I’m here in Orlando now and will be meeting up tonight with Lynda Revetta, a friend and former dance partner from my Bronco Billy’s C&W dancing days. Quick Quiz: What’s worse than finding your self at a motel filled with rowdy Hells Angels? Answer: I’m staying at a Hilton Garden Inn and have just discovered what appears to be a high population of 8-12 year olds running through the halls on my floor. Lord have mercy: I may have stumbled into some tour group or class trip??

Of Opera and Memory Lane

I buzzed down to Harley-Davidson of Clayton this morning to visit their nice dealership and was very impressed. The store was large and nice and the staff was very friendly. The trip involved going through the heart of Atlanta and, whooeee, the crazy D.C. area drivers have nothing on those around here. However, taking my chances with Atlanta’s wildest was worth the nice tee shirt I came back with.


I discovered yesterday that my hotel was right next door to a Sonic Drive In. The Sonic, which is primarily found in the South, has a particular place in my heart because I discovered them the summer I worked at an outdoor theatre in Hot Springs, Arkansas. The days could be scorching and the wide expanse of the cement stage unforgiving in reflecting heat but we managed to survive because at lunch we’d go for a “Sonic Boom”. This was a slurpee sort of drink that, if consumed too quickly, delivered the well-known cold drink headache for which it was named (see phtotos). The Sonic Boom was our salvation that summer! Here in Atlanta I managed to resist the temptation to eat every meal there and have only had one Slush (as the Boom is now called). But it was heaven and, yes… I drank it too quickly.


During this trip, I’m listening to a Book-On-Tape (on iPod actually) version of “The City Falling Angels” by John Berendt. He was the author of that great book about Savannah, “Midnight in the Garden of Good and Evil”. The book I’m listening to is about the burning and rebuilding of La Fenice, the opera house in Venice, and it’s very good. I’m listening to it to get myself prepared for visiting there later this month.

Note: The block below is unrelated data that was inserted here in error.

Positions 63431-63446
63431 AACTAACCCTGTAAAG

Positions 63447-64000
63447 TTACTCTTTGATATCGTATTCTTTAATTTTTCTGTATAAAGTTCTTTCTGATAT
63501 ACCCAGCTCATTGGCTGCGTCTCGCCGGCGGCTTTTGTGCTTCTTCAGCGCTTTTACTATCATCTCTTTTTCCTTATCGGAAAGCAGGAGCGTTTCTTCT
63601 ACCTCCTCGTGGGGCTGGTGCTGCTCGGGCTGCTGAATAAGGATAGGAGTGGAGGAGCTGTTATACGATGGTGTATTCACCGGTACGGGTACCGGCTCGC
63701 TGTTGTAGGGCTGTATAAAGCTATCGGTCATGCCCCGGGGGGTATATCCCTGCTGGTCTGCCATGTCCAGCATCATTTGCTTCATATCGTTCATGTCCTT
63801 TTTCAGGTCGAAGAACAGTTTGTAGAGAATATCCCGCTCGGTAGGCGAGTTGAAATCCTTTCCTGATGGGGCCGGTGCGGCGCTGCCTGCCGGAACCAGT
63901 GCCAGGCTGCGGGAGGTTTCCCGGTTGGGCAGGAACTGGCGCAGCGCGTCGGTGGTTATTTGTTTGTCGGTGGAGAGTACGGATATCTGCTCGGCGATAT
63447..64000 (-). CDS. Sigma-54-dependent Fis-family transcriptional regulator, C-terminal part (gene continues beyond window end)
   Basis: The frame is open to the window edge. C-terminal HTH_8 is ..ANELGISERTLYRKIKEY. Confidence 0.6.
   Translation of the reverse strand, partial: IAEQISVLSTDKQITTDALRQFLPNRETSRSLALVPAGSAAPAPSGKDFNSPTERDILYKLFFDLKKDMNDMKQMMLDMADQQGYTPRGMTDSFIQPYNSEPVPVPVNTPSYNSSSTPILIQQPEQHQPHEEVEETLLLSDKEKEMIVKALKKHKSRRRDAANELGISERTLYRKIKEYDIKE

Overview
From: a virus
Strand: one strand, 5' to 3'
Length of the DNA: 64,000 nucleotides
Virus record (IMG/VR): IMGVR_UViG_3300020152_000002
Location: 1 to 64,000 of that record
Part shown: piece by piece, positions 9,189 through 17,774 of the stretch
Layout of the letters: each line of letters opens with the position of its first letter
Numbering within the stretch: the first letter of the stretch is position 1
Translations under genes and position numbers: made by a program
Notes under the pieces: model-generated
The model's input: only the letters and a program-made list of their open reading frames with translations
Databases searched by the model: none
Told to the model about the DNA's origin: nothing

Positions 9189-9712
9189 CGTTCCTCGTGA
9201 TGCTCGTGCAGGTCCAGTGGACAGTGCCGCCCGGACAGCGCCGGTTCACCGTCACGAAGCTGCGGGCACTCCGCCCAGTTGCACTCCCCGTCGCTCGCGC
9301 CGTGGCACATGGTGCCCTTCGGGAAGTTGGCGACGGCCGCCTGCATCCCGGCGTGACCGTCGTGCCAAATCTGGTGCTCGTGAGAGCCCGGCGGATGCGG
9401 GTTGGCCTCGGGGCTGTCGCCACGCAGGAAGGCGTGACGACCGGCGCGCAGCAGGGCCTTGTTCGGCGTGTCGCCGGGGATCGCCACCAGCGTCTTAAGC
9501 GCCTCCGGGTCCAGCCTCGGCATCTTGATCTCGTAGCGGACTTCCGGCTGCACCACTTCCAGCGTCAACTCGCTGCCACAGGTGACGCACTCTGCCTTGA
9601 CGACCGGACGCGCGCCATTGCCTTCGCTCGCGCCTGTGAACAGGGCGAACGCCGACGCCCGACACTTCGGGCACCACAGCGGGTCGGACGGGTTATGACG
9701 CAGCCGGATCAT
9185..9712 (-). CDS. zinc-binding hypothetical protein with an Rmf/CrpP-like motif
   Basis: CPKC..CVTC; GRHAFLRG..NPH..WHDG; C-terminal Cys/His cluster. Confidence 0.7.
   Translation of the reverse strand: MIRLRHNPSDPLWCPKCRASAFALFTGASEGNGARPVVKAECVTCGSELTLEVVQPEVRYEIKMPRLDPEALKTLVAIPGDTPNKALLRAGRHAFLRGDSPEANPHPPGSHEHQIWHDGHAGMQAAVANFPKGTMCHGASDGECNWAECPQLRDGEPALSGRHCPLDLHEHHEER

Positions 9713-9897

You never know who you will run into at Starbucks, do you? I topped off my stop in Atlanta this evening over coffee and tea with Claudia (yes, that Claudia). We had not seen each other in about 25 years and it was great to spend some time with her. She is still a very classy lady.


Tomorrow: I ride southeast through Georgia, past Macon to Valdosta.

In The Heart of Dixie

Glorious, clear blue skies met me this morning as I pointed the Harley down I-85 out of Spartanburg and the forecast for a high of 74 was a treat after yesterday’s chilly exodus from southern Virginia. Compared to the highways around Washington, the road seemed almost deserted as I passed Greenville and other cities. I’m certainly no fan of the rain grooves that South Carolina cuts into so many miles of its interstate (not just bridges); even when the road is dry the tread in a motorcycle tire “hunts” back and forth across the grooves making the ride bumpy. When it rains, ironically, these grooves, which are designed to improve traction, make things much more dangerous for motorcycles.


Rain was the farthest thing from my mind today, though. I snapped a picture of the sky over the Georgia Welcome Center (see photos) to show you just how cloudless and blue it was. My ride today was relatively short and before long I was in Norcross, a northeastern suburb of Atlanta.


The UVA theatre reunion continues: after unloading at my hotel and freshening up, I called my college classmate and former lighting buddy David O. Traylor and we met for dinner. David is a free-lance TV and video lighting director in Atlanta and you may have seen some of his work. He’s been behind the camera for six years on the Food Network’s “Good Eats” show with chef Alton Brown and has even been in front of the camera a few dozen times in small roles.


We spent a lot of time reliving the glories of our college days and the days when we worked together at Sundance Lighting in L.A. (with lots of “rose-colored hindsight”). David is a good guy and it has been 16 years since we last met, so it was great to see him.